Japan Geoscience Union Meeting 2015

Presentation information

International Session (Poster)

Symbol M (Multidisciplinary and Interdisciplinary) » M-IS Intersection

[M-IS03] Exploring the role of soil in earth science: ecological/biogeochemical linkage and beyond

Wed. May 27, 2015 6:15 PM - 7:30 PM Convention Hall (2F)

Convener:*Rota Wagai(National Institute for Agro-Environmental Sciences, Carbon & Nutrient Cycling Division), Kosaki Takashi(Tokyo Metropolitan University)

6:15 PM - 7:30 PM

[MIS03-P08] Accumulation of sulfur compounds in Japanese volcanic soils

*Toko TANIKAWA1, Yohey HASHIMOTO2, Naoyuki YAMASHITA3, Kyotaro NOGUCHI4, Shuichiro YOSHINAGA1, Masamichi TAKAHASHI4 (1.Kansai Research Center, Forestry and Forest Products Research Institute, 2.Tokyo University of Agriculture and Technology, 3.Asia Center for Air Pollution Research, 4.Forestry and Forest Products Research Institute)

Keywords:Al and Fe hydrous oxides and short-range ordered minerals, forest soils, geostatistical analysis, K-edge X-ray absorption near-edge structure (XANES) spectros, pedogenic minerals, transformation of organic S

Volcanic soils are found in Asian countries, particularly within the circum-Pacific volcanic belt. Their unique chemical properties are expected to contribute to sulfur (S) retention. Although S is an essential element for plants and microorganisms, there is little information about S dynamics in forest ecosystems of Asian countries. The aim of this study is to characterize S accumulating systems in Japanese volcanic soil from the following four aspects: i) S pool sizes; ii) spatial S distribution in a catchment; iii) organic S transformation processes; iv) upbuilding/topdown pedogenesis.
To achieve the purposes, we investigated i) S pools of forested volcanic soils from 0-2m depth in the Kanto district; ii) the spatial variations of S concentration in a small drainage basin covered by volcanic soil by a geostatistical analysis; iii) organic S transformation rates in incubation experiments; iv) the vertical distribution of S species using K-edge X-ray absorption near-edge structure (XANES) spectroscopy of S species in Melanudands developed above tephra Nt-S, dated at 14-15 cal. ka by upbuilding pedogenesis.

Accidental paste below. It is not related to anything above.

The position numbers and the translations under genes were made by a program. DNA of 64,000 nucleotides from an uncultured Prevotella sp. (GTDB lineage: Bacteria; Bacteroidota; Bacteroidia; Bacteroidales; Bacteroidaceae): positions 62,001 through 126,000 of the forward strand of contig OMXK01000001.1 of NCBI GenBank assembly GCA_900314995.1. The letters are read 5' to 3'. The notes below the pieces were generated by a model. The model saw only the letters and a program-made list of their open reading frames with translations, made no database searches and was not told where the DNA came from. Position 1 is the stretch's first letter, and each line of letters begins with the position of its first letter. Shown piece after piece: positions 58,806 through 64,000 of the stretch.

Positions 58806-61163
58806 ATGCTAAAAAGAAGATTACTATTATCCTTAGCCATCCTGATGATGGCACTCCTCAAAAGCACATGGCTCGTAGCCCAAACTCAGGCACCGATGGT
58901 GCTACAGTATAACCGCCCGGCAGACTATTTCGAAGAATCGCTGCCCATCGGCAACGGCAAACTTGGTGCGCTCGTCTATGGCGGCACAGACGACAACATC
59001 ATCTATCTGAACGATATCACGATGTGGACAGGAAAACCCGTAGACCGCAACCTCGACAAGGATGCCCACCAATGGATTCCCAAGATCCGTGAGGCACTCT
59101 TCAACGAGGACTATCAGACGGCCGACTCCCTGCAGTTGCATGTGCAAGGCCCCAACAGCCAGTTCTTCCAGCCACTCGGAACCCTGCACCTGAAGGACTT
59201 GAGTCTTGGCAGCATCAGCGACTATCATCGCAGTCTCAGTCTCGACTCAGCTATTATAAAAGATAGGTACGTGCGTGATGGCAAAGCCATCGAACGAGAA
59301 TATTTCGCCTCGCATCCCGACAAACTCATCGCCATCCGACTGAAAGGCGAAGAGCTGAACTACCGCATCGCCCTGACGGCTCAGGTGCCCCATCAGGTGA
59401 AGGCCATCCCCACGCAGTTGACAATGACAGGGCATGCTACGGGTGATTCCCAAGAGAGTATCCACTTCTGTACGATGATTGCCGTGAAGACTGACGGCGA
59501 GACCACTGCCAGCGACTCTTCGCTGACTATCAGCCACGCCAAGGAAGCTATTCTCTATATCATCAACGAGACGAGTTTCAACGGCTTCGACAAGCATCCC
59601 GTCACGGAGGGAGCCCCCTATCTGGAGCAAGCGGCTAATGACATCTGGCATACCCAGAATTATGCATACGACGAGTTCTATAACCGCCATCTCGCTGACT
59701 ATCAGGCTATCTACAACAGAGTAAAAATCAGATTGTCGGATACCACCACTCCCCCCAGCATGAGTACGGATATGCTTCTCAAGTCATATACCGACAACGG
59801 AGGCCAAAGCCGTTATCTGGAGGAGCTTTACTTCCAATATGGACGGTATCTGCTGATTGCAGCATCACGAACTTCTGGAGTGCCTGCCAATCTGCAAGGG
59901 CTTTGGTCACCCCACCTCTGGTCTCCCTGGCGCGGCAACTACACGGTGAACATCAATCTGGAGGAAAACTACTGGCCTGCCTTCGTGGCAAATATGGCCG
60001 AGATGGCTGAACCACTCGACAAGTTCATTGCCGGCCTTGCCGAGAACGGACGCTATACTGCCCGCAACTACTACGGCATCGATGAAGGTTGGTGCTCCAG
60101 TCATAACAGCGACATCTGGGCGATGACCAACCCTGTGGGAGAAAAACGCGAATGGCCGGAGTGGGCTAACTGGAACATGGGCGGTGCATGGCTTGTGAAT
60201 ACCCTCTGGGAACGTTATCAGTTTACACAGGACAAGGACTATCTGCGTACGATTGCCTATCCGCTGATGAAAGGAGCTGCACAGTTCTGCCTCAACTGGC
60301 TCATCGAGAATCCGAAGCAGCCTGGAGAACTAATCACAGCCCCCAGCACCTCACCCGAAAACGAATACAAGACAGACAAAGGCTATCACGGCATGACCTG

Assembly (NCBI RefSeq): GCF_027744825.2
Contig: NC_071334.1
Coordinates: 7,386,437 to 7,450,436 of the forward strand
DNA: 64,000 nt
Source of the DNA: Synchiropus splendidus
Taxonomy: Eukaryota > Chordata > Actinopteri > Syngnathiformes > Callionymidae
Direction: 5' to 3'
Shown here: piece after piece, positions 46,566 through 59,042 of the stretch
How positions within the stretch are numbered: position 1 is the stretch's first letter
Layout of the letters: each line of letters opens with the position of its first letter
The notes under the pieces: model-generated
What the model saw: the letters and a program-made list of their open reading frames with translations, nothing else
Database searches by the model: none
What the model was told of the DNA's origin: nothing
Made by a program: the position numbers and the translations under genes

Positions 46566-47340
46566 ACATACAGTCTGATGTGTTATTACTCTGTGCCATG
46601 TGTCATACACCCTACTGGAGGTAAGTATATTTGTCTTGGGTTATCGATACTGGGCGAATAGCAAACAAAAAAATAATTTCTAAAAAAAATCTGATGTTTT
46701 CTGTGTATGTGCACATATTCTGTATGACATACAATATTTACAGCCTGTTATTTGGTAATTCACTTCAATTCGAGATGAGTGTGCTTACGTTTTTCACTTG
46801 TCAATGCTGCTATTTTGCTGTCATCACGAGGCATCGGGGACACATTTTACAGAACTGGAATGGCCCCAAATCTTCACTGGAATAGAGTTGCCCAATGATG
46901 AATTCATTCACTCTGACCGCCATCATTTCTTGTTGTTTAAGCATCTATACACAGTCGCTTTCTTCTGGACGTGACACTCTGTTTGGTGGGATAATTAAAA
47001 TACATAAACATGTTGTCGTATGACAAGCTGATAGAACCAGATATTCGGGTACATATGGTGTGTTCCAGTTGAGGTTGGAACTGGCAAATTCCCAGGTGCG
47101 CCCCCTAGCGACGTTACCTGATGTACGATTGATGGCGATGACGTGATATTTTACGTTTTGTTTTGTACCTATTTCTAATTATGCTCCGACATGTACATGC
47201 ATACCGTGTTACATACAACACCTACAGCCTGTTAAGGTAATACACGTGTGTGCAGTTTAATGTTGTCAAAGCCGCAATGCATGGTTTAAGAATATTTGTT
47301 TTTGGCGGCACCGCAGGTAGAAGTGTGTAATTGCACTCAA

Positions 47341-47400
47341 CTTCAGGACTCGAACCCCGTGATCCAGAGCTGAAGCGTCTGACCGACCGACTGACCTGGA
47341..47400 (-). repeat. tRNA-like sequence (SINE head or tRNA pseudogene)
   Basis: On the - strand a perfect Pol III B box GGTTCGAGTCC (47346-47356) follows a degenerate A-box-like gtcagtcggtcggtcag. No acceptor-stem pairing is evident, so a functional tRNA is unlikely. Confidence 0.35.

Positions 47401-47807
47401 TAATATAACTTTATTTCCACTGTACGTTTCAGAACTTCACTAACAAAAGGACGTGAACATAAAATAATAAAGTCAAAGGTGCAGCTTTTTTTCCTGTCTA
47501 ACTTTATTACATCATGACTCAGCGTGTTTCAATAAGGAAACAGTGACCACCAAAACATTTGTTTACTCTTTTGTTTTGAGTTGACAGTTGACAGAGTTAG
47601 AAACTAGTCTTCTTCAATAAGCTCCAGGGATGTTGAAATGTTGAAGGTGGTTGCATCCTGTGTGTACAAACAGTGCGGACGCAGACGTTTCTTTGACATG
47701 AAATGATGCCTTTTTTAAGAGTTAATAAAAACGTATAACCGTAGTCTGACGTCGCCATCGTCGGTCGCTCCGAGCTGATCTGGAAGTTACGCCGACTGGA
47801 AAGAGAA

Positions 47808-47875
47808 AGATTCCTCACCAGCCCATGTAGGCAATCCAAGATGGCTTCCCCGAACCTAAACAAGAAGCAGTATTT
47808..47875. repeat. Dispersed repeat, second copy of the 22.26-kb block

The above four studies showed unique S accumulating systems of volcanic soils in Japanese forests as follows: i) volcanic soils accumulate larger amounts of S than other soil orders previously studied in North America and Europe. Forty percent of organic S was composed of Al-associated forms. Significant correlation between S species and pedogenic minerals suggests that large amounts pedogenic minerals lead to the large S pools. ii) Geostatistical analysis revealed the strong similarity of the spatial patterns of total S concentration and those of the pedogenic minerals throughout the catchment area. More S accumulated in the residual soils (ash soils) on the upper slopes of the catchment than in the colluvial soils of the lower slopes. The most important factor that influenced the distribution of soil S in the catchment was the degree to which volcanic ash was retained in the soils, as reflected by the abundance of the pedogenic minerals derived from volcanic ash deposits. iii) During incubation, the concentration of ester sulfate-S increased in the soils with high concentrations of the pedogenic minerals, whereas the concentration of Carbon (C)-bonded S decreased in all soils. The decrease rate of ester sulfate-S concentrations was negatively correlated with the pedogenic mineral contents. Therefore, when C-bonded S was transformed into ester sulfate-S, complete mineralization to inorganic sulfate might be inhibited, because ester sulfate-S was probably stabilized due to organo-mineral association. iv) The striping distribution patterns of various S fractions were shown in the soil with upbuilding pedogenesis. The predominant S species was highly oxidized S in ester sulfates and inorganic sulfates (+6 oxidation state), nevertheless, proportions of S with reduced and intermediate oxidation states increased episodically. A close correlation was found between ester sulfate-S concentrations and Al-associated organic S concentrations; indeed, the concentrations themselves were roughly similar.
These results suggest that accumulation/transformation of S compounds in Japanese forests is controlled by the pedogenic minerals derived from volcanic ash. Episodic deposits of volcanic ash and eolian dust might trap detritus and humus beneath them during the buildup of the soil surface. The organic S compounds in this material might be decayed as topdown pedogenic processes in the soils. Therefore, the soils with upbuilding pedogenesis have high heterogeneity of S compounds. Volcanic soils might have high ability to retain ester sulfates as Al-associated organic S during transformation processes.